Posted by: Boerboel Owner | 2008/11/19


I read with great sadness on iol that an elderly woman was mauled to death by her own pitbulls. I know dogs turn out according to how you bring them up but is it a possibility that pitbulls always have a potential for violence in them? If yes should breeding and owning still be allowed?

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Our expert says:
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Dear Boerboel

In some countries you are not allowed to have a pitbull, other don't care.

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Our users say:
Posted by: Chill | 2008/11/19

Acineth has hit the nail on the head - there' s a certain ' type'  who likes to own dogs that tell the world how incredibly tough they are, and if the dog can be nice and aggressive, so much the better in their eyes. It' s not the dog' s fault.

However there is one point that I would like to make and listen up here, because this could save lives.

Dogs are hunting animals, and prey animals tend to screech or scream when terrified. This triggers the hunting and killing instinct to the point where it' s almost logical that, if a dog is upset or aggressive and someone comes and screams near it, it can go into an attacking frenzy.

A classic but tragic example was a few years ago, when someone' s car rolled forward and crushed his legs to a wall, he screamed for help - and his two faithful and loyal dogs came out... and killed him.

I recall another example where a child' s nanny encountered a neighbour' s dog in the street, and started screaming before the dog even approached - the dog attacked her and caused some damage (although not fatally) - the press of course had a field day about the nasty vicious dog.

Please note, and tell anyone who cares to listen, that if ever one feels threatened by a dog - do NOT scream, and do NOT look it in the eyes, but remain as calm as possible. Not easy - but it could save a life.

Reply to Chill
Posted by: Bear | 2008/11/19

I think guns are safer that these animals.

I am not for the back yard breeders. When I bough my pitt bull I had a life long relationship with them, I had to prove the the breeder I was a suitable owner, they did a home inspection and watched me with him for weeks before they actually hande dhim over. I still took him to puppy classes, behavior classes and a animal behavior expert who said that he was the friendlist dog she had ever seen let alone a pitt bull.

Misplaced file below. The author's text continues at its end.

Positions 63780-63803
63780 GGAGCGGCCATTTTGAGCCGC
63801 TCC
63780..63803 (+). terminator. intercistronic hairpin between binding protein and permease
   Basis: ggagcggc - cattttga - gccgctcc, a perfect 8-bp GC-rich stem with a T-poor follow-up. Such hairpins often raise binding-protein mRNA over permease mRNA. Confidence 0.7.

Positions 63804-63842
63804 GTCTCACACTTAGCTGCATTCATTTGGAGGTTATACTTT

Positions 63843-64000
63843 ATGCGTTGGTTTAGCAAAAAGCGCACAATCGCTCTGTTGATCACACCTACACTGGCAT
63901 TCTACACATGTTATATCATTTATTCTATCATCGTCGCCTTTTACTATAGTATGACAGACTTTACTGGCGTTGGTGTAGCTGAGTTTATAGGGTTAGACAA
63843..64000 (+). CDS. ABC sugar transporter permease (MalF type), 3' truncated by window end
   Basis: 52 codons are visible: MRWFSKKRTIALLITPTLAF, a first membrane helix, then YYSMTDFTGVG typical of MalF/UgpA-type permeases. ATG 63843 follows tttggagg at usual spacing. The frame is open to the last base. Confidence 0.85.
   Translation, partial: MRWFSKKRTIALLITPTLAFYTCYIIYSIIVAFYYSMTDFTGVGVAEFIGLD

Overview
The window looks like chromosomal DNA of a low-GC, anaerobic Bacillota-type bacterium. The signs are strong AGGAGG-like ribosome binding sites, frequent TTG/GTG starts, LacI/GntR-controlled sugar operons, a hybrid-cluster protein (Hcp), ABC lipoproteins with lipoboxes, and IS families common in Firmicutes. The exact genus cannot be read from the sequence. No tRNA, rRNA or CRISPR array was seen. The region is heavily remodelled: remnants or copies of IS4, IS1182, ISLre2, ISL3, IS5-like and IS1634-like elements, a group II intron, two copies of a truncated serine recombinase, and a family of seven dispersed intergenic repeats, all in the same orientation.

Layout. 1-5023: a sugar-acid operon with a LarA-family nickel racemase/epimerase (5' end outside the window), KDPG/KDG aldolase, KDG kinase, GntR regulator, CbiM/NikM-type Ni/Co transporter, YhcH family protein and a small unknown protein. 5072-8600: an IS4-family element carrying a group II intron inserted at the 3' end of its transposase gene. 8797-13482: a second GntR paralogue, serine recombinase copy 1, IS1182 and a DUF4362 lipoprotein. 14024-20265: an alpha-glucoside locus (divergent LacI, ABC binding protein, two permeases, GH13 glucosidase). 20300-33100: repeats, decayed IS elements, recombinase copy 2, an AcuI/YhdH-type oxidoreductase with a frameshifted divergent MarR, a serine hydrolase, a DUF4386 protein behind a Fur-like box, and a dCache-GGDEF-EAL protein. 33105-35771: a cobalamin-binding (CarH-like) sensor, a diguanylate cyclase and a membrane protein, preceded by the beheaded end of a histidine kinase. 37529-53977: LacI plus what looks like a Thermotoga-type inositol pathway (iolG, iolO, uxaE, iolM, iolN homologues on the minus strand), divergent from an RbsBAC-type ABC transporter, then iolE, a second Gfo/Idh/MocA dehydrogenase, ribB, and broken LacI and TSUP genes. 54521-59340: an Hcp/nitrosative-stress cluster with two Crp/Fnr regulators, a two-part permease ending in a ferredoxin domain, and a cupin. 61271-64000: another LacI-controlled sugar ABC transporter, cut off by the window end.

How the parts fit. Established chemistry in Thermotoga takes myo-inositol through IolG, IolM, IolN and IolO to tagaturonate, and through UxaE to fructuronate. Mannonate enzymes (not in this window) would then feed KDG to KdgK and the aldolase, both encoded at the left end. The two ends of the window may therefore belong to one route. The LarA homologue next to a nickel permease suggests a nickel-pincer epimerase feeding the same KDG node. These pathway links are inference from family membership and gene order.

Maybe I was lucky and got a good pup, although his brothers and sisters seem to have the same demenur. Maybe its just a decent breeder.

They not all bad. Even the best friendliest breeds like spaniels and retreiver and labbies attack and kill. Its a BIG animal and needs to be respected as such,

And a HUGE choke coller and reinforced harsness is a must too!!!

Reply to Bear
Posted by: Carol | 2008/11/19

100% Acineth , this is one of the many reaons im so anti breeding.

Another breed is the boerboel...... bred willy nilly with no thought to genetics, proper socilization etc etc etc , I could write a flippin book on the subject !!!!

It amazes me that to own a weapon you need a licence , a badly bred pit is a very dangerous weapon that any idiot can own.

Reply to Carol
Posted by: Acineth | 2008/11/19

Genetics plays a big part. Remember that these dogs were bred for fighting. That is also why it is such a struggle to get them to stop an attack, they are bred to have a high pain threshhold, and to keep attacking. The dog would be no good in a fight if it let go and ran away at the first sign of pain.

If you read the article in the newspaper, you will see the dog belonged to her son and had bitten her husband recently. They wanted to get rid of the dogs, but the son wouldn' t allow it.

I don' t know why, but the wrong people always get this breed. They are usually male, who feel the dog increases their " macho"  image. TThey do no breed research, know nothing of canine behaviour and simply aren' t interested in learning. The dogs are rarely socialised or trained. At best, these dogs were merely parked in the back yard for security.

How you raise them would have an effect, but they would need to be properly socialised, trained and never let out of their properties unsupervised.

Reply to Acineth